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Postby LionH3art » Sat Jan 30, 2016 10:13 pm

CrazyCrazy wrote:No one takes Katy Perry seriously at all though. :lol:
More ppl than the amount that take u seriously. No offense really, but... :)

I think cultural appropriation is annoying, a wise man once said:

"Imitation is the sincerest form of flattery"

Why so hatefull?
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Postby toxicALIENS » Sat Jan 30, 2016 10:14 pm

thankfulforkelly wrote:my only issues is when it can sometimes be inappropriate or offensive, like Katy Perry being a rabbi in the Birthday video.
Would it be ok if a jew dressed a priest though? I think society would be fine with that :lol:
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Postby CrazyCrazy » Sat Jan 30, 2016 10:15 pm

LionH3art wrote:
CrazyCrazy wrote:No one takes Katy Perry seriously at all though. :lol:
More ppl than the amount that take u seriously. No offense really, but... :)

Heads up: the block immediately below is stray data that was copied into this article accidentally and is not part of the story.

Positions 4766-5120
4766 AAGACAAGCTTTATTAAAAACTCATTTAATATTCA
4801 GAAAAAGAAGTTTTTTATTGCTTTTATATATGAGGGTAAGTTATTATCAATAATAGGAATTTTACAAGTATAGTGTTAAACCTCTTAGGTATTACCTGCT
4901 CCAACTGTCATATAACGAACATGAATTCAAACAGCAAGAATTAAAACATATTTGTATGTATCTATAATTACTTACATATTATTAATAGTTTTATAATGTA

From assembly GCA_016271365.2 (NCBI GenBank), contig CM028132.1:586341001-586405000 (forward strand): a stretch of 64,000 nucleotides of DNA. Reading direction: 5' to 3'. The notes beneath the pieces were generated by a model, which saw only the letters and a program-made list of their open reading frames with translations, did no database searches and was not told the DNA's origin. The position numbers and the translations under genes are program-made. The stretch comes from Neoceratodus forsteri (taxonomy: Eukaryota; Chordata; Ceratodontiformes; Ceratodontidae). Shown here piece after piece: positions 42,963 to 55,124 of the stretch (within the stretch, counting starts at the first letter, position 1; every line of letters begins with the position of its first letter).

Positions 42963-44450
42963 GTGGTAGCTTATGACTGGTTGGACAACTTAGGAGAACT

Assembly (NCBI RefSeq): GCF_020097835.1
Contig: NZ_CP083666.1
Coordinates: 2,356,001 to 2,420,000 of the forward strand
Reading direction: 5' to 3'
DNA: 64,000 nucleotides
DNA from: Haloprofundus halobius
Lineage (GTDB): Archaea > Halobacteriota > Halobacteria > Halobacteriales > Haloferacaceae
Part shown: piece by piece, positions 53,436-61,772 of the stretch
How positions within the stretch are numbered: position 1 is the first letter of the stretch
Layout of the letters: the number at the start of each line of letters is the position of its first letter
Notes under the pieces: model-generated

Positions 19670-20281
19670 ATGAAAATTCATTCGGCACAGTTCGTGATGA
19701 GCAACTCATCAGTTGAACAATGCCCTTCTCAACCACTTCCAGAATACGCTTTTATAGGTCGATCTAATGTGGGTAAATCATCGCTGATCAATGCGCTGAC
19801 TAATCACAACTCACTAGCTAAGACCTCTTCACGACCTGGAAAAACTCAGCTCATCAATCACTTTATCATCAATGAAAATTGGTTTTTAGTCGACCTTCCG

:lol:

Please stop responding to my posts, you are so unpleasant. :)
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Postby LionH3art » Sat Jan 30, 2016 10:17 pm

CrazyCrazy wrote:
LionH3art wrote:
CrazyCrazy wrote:No one takes Katy Perry seriously at all though. :lol:
More ppl than the amount that take u seriously. No offense really, but... :)
:lol:

Please stop responding to my posts, you are so unpleasant.
Stop mentioning Katheryn in a hateful manner.
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Postby CrazyCrazy » Sat Jan 30, 2016 10:19 pm